INTEGRATED GENOME-BASED STUDIES OF SHEWANELLA ECOPHYSIOLOGY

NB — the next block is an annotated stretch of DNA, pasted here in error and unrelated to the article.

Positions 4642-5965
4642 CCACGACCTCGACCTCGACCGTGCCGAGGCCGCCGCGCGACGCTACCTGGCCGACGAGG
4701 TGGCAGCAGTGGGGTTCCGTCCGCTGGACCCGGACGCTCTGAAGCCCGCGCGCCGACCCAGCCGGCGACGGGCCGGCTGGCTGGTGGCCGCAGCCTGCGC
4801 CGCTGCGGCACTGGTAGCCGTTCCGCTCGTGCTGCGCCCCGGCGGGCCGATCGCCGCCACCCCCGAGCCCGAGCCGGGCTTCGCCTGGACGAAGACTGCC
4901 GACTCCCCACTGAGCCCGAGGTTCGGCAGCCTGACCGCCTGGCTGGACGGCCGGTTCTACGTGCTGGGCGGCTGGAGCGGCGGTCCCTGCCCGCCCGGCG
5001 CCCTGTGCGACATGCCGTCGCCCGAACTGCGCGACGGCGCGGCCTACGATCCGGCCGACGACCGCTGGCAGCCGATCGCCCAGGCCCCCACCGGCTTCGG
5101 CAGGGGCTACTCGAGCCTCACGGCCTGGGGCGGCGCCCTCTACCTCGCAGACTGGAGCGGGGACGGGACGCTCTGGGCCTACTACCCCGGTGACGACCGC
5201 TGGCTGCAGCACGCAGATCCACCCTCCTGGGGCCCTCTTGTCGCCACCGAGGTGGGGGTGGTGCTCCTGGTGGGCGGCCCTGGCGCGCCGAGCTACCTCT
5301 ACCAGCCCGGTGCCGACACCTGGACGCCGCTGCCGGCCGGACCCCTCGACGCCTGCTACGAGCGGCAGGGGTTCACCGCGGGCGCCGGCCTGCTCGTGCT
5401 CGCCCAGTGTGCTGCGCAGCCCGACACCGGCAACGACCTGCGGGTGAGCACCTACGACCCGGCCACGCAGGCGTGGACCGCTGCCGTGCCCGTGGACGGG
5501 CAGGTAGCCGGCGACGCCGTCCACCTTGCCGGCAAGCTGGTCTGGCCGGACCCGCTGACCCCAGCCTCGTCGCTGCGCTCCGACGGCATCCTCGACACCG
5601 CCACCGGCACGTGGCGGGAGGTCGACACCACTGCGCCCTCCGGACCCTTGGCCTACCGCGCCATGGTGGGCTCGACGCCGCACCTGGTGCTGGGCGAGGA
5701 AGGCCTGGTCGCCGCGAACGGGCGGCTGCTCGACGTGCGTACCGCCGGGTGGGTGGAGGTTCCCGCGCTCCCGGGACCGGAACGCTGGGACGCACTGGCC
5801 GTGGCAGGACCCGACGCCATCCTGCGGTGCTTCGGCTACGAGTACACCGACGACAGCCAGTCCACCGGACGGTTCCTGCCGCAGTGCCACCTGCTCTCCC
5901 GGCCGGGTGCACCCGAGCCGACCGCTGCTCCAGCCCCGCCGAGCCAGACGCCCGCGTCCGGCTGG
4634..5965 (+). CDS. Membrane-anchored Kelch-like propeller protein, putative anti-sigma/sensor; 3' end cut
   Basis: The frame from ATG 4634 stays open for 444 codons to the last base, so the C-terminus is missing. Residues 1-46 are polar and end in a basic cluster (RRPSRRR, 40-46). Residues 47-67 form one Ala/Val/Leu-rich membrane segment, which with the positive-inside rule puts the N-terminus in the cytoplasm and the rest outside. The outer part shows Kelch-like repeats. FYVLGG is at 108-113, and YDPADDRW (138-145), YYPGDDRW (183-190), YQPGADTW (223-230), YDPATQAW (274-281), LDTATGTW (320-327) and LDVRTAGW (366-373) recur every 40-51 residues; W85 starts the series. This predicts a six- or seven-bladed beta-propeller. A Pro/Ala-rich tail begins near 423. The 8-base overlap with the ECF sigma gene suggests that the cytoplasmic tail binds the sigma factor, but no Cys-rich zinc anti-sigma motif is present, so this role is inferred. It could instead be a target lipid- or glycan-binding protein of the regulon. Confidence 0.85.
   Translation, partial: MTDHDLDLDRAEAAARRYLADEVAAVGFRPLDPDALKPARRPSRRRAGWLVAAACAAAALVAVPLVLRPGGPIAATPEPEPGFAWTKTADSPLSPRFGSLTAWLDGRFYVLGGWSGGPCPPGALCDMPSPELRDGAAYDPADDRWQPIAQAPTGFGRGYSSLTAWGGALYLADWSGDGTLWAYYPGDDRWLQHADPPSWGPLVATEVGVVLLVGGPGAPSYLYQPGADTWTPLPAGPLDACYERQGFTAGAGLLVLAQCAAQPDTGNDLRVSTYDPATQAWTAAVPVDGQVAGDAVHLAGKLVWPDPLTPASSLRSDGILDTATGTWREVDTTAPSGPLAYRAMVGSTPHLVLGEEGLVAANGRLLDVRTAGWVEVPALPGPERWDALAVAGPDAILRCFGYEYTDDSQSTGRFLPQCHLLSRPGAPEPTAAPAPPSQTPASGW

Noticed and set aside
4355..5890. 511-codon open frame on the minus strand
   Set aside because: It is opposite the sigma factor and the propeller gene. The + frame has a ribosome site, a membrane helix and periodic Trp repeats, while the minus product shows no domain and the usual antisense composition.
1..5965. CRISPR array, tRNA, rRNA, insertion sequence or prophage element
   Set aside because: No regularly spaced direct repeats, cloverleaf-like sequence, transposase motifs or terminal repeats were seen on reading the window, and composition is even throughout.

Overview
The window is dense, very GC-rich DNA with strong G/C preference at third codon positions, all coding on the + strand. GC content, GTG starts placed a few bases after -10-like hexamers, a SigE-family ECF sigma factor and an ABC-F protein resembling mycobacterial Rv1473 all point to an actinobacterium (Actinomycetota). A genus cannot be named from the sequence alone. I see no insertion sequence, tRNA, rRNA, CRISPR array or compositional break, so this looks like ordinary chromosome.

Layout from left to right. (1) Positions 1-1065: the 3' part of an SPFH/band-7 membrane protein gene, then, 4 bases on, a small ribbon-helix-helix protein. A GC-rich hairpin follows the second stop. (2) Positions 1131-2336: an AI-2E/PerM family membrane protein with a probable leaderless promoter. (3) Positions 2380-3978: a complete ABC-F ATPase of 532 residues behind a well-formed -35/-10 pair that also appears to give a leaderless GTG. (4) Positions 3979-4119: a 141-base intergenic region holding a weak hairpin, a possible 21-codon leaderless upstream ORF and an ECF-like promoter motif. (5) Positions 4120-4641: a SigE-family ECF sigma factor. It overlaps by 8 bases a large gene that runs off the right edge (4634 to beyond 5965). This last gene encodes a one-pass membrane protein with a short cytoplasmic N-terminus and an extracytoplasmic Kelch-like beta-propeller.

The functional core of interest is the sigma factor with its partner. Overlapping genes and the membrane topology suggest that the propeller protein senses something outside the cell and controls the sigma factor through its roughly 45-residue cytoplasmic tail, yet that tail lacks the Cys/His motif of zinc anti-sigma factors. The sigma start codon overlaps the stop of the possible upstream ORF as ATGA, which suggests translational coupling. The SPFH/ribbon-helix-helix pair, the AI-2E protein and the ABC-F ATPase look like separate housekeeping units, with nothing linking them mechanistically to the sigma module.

INTEGRATED GENOME-BASED STUDIES OF SHEWANELLA ECOPHYSIOLOGY This project had as its goals the understanding of the ecophysiology of the genus Shewanella using various genomics approaches. As opposed to other programs involving Shewanella, this one branched out into the various areas in which Shewanella cells are active, and included both basic and applied studies. All of the work was, to some extent, related to the ability of the bacteria to accomplish electron exchange between the cell and solid state electron acceptors and/or electron donors, a process we call Extracellular Electron Transport, or EET. The major accomplishments related to several different areas: Basic Science Studies: 1. Genetics and genomics of nitrate reduction, resulting in elucidation of atypical nitrate reduction systems in Shewanella oneidensis (MR-1). 2. Influence of bacterial strain and growth conditions on iron reduction, showing that rates of reduction, extents of reduction, and the formation of secondary minerals were different for different strains of Shewanella [3,4,9]. 3. Comparative genomics as a tool for comparing metabolic capacities of different Shewanella strains, and for predicting growth and metabolism [6,10,15]. In these studies, collaboration with ORNL, PNNL, and 4. Basic studies of electron transport in strain MR-1, both to poised electrodes, and via conductive nanowires [12,13]. This included the first accurate measurements of more »
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